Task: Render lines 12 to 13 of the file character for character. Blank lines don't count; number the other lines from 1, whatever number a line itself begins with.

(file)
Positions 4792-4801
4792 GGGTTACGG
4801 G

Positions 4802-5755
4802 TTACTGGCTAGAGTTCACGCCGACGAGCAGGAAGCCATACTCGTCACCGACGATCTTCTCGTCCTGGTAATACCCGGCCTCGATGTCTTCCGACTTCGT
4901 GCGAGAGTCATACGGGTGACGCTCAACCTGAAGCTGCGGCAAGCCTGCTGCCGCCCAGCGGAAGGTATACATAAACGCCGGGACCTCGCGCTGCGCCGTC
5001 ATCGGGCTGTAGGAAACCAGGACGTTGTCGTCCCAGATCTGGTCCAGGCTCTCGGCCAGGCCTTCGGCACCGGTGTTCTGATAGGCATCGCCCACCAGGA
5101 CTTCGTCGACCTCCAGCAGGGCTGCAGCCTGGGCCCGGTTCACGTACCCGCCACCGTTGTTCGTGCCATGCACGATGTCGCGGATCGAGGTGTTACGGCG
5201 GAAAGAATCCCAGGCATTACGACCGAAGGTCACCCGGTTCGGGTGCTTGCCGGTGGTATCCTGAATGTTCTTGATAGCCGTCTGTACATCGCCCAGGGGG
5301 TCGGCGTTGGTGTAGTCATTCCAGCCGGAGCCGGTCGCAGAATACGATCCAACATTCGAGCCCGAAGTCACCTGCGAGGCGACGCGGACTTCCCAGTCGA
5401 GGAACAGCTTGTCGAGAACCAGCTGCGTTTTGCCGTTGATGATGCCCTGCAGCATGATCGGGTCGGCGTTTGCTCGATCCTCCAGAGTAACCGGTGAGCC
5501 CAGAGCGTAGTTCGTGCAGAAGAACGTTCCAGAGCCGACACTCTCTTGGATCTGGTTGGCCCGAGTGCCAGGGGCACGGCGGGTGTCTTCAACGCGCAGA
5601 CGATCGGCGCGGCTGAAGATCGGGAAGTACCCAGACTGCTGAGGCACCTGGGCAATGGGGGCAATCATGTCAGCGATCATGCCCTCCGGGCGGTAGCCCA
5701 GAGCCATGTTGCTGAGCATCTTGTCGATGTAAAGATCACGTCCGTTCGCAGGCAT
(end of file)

5501 CAGAGCGTAGTTCGTGCAGAAGAACGTTCCAGAGCCGACACTCTCTTGGATCTGGTTGGCCCGAGTGCCAGGGGCACGGCGGGTGTCTTCAACGCGCAGA
5601 CGATCGGCGCGGCTGAAGATCGGGAAGTACCCAGACTGCTGAGGCACCTGGGCAATGGGGGCAATCATGTCAGCGATCATGCCCTCCGGGCGGTAGCCCA